This is the 13th year the County is offering grants to help raise awareness about the need for protecting creeks and rivers. By collaborating with schools over the years, the County has seen positive results from students who participate in the program and show a better understanding of stormwater pollution. Expanding this program to non-profits and community groups offers another avenue to increase education.
Thirty-five schools have participated in the program. Will Rogers Middle School is one of the original participants and has taken part in the program every year since it launched in 2005.
Over the years, grant winners have completed 85 projects like creek clean ups; hands on education about Sacramento’s watershed, creeks, or rivers; eco-friendly gardens; water quality experiments to assess the health of a creek/river; and school-wide campaigns to increase awareness about stormwater pollution. Each year, grant winners submit a report to the County on their projects shows many of the students in the program gaining a better understanding of stormwater pollution and the environment.
Eligible projects must in some way protect or enhance local creeks, rivers, or watersheds. Projects will generally fall into one or more of the following categories:
Eligible projects must be implemented within the Stormwater Utility boundaries of Sacramento County or directly affect the residents of these areas. The application for the 2018-19 Watershed Stewardship and Education Grant is available on the Stormwater Quality Program webpage.
The application deadline is July 1, and the grants are awarded in August.
For more information, contact Jeanette Huddleston at 916-874‐4711 or email@example.com.
CITRUS HEIGHTS, CA (MPG) - The City of Citrus Heights is soliciting proposals from qualified firms to provide professional services for the Citrus Heights Electric Greenway Project.
The Citrus Heights Electric Greenway Project is an Active Transportation Program (ATP) grant funded project. The Electric Greenway is a 2.9 mile multi-use trail between Sunrise Boulevard and Wachtel Way largely following an existing Sacramento Municipal Utility District (SMUD) electric corridor. The project is in the City of Citrus Heights and unincorporated Orangevale, connects several neighborhoods to seven parks, several schools and the Sunrise Marketplace.
An electronic copy of the Request For Proposals is available on the City's Website at no cost. All proposers are responsible for registering with the General Services Department to ensure they are placed on the List of Proposers for this project. We also recommend you sign up for the City's "Notify Me" service to be notified of any updates or addenda to the Request For Proposals. Click http://www.citrusheights.net/list.aspx to sign up. Please scroll down to select Bid Postings.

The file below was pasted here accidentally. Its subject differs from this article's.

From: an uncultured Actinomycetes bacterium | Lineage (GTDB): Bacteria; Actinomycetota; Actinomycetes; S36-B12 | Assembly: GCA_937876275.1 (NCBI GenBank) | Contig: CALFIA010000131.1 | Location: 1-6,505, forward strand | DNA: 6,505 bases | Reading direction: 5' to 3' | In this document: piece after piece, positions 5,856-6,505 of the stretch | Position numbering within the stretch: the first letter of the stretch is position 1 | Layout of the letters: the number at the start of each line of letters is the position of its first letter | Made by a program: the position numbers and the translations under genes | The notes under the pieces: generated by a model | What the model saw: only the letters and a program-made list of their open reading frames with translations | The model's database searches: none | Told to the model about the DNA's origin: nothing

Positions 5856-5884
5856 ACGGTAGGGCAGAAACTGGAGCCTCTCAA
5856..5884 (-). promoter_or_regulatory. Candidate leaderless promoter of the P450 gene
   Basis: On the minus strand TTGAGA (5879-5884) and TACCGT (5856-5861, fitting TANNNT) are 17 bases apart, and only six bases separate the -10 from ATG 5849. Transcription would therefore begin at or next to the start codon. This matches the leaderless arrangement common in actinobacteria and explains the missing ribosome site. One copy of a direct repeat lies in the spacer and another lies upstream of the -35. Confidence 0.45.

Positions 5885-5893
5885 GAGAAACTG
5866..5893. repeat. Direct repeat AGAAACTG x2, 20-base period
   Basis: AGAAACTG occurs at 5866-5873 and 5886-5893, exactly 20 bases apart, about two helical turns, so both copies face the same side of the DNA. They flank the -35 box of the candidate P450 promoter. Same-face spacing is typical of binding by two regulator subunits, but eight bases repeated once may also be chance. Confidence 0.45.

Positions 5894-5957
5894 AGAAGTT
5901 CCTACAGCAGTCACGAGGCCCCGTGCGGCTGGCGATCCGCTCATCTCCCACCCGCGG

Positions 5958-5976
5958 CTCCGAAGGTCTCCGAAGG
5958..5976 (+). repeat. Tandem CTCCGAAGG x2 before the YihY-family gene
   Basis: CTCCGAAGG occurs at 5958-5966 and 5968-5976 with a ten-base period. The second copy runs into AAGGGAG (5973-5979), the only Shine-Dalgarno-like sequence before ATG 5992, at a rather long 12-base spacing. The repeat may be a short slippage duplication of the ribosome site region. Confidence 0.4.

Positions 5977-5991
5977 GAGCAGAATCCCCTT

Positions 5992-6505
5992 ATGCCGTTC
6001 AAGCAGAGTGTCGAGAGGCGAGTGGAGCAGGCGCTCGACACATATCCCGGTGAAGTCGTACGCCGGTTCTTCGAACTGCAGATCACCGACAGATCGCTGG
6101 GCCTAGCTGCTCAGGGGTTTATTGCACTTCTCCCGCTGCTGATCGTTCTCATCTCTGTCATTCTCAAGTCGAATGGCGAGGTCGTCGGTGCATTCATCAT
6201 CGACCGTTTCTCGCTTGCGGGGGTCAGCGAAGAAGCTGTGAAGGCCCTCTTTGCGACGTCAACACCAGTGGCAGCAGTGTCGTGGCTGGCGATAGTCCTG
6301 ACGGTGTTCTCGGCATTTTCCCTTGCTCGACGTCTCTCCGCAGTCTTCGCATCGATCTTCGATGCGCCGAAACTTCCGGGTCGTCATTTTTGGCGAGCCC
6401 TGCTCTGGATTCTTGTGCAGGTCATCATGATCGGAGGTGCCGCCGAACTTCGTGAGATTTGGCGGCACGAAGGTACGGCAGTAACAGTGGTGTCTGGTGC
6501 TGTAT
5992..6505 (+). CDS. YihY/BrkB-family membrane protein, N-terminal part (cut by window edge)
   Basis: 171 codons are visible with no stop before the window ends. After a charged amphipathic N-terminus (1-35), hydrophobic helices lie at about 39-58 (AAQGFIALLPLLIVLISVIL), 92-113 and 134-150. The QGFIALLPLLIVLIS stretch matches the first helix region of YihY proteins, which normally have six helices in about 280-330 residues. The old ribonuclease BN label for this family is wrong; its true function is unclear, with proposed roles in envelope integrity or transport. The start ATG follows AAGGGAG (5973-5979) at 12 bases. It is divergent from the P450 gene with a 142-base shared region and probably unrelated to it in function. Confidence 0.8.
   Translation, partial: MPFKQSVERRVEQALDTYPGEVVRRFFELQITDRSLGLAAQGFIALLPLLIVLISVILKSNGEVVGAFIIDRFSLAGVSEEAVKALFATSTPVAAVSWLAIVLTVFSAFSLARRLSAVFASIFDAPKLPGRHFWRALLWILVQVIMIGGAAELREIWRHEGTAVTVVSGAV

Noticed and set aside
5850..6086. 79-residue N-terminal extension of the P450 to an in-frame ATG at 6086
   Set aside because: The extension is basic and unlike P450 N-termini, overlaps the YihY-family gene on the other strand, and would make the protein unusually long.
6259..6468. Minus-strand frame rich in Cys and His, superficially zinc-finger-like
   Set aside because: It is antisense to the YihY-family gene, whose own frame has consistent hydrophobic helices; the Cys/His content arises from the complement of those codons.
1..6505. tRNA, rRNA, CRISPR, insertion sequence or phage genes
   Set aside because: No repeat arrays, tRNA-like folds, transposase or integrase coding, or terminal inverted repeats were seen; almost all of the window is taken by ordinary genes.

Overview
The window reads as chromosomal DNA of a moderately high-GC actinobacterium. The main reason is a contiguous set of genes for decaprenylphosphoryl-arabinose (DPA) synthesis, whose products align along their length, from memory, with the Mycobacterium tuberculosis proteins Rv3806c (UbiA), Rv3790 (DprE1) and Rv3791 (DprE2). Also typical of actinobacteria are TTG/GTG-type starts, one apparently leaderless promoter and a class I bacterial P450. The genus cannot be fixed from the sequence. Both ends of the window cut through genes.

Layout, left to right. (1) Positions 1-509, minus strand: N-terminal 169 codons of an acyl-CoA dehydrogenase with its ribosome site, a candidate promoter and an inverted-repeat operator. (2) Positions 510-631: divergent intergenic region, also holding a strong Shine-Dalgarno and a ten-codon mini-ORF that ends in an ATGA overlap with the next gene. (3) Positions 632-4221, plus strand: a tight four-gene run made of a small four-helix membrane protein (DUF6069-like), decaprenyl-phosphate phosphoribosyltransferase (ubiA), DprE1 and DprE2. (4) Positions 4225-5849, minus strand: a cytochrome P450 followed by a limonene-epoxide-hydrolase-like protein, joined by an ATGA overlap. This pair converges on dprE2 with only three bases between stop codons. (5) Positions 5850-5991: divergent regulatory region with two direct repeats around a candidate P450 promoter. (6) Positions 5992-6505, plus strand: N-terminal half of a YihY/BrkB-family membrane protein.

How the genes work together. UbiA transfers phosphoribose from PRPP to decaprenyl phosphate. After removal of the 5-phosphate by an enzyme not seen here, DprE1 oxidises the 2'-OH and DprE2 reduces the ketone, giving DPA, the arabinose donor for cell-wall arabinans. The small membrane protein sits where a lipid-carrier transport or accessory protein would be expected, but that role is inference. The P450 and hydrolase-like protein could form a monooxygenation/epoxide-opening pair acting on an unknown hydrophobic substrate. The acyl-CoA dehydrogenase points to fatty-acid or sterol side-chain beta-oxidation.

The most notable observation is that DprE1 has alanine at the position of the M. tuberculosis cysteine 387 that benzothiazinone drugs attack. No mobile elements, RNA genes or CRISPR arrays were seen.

There is no Pre-Proposal Meeting for this project. Questions about the RFP shall be submitted per the instructions in Section V: Proposer's Questions in the Request For Proposals.
Proposals shall be submitted in the manner specified in the RFP. Submittal deadline is 4:00 p.m. on Thursday, April 19, 2018.
The firm(s) must meet all municipal, state and federal affirmative action and equal employment opportunity practices.
Consistent with the Cal Trans Annual Anticipated Disadvantaged Business Enterprise Participation Level (AADPL) for FFY 2017, the City has established an overall Disadvantaged Business Enterprise (DBE) goal of 19% for the Project. Minority owned firms are invited to submit their qualifications independently or as a joint venture with other consultants for the entire assignment.
Read more at http://www.citrusheights.net/Bids.aspx?bidID=75
SACRAMENTO REGION, CA (MPG) - The Sacramento County Office of Education (SCOE) wants to honor the many contributions of those whose education was interrupted due to wartime circumstances. Current and former Sacramento County residents who left high school to serve in the U.S. military during World War II, the Korean War or the Vietnam War, and received an honorable discharge, may contact SCOE to receive their high school diplomas. SCOE also presents diplomas to Japanese American citizens forced to leave high school due to WW II internment. Individuals may request diplomas on behalf of themselves or qualifying family members, including persons now deceased. Those who earned a G.E.D., or graduated from high school while in an internment camp, are still eligible for diplomas. To be considered for the spring 2017 awards ceremony, submit applications by April 26, 2017. Applications are available from the Sacramento County Office of Education by calling (916) 228-2416 or visiting scoe.net/or.
SACRAMENTO REGION, CA (MPG) - California Governor Jerry Brown spoke at the National Press Club in Washington D.C. on Tuesday, defending his sanctuary cities and claiming that the country’s immigration debate has become “an inflammatory football that very low-life politicians like to exploit.” He continued, “And I think it’s shocking, it’s despicable and it’s harmful to California, mostly to the people.”
Brown let it be known that he has no plans of changing his stance on the state’s immigration and sanctuary cities.
“We’re not backing off,” Brown said. “And I believe we have the legal horsepower to block the immediate legal moves by the Trump administration.”
The 80-year-old Brown, who is in the final months of his second term as California governor, proclaimed, “I’m not riding off into the sunset. You can be sure that you’ll hear from me.”
Just before Brown spoke on Tuesday, President Donald Trump tweeted, “Looks like Jerry Brown and California are not looking for safety and security along their very porous Border. He cannot come to terms for the National Guard to patrol and protect the Border. The high crime rate will only get higher. Much wanted Wall in San Diego already started!”
Trump took to Twitter once again on Wednesday morning, saying that many parts of sanctuary cities throughout California want out of Jerry Brown’s control.
“There is a Revolution going on in California,” Trump tweeted. “Soooo many Sanctuary areas want OUT of this ridiculous, crime infested & breeding concept. Jerry Brown is trying to back out of the National Guard at the Border, but the people of the State are not happy. Want Security & Safety NOW!”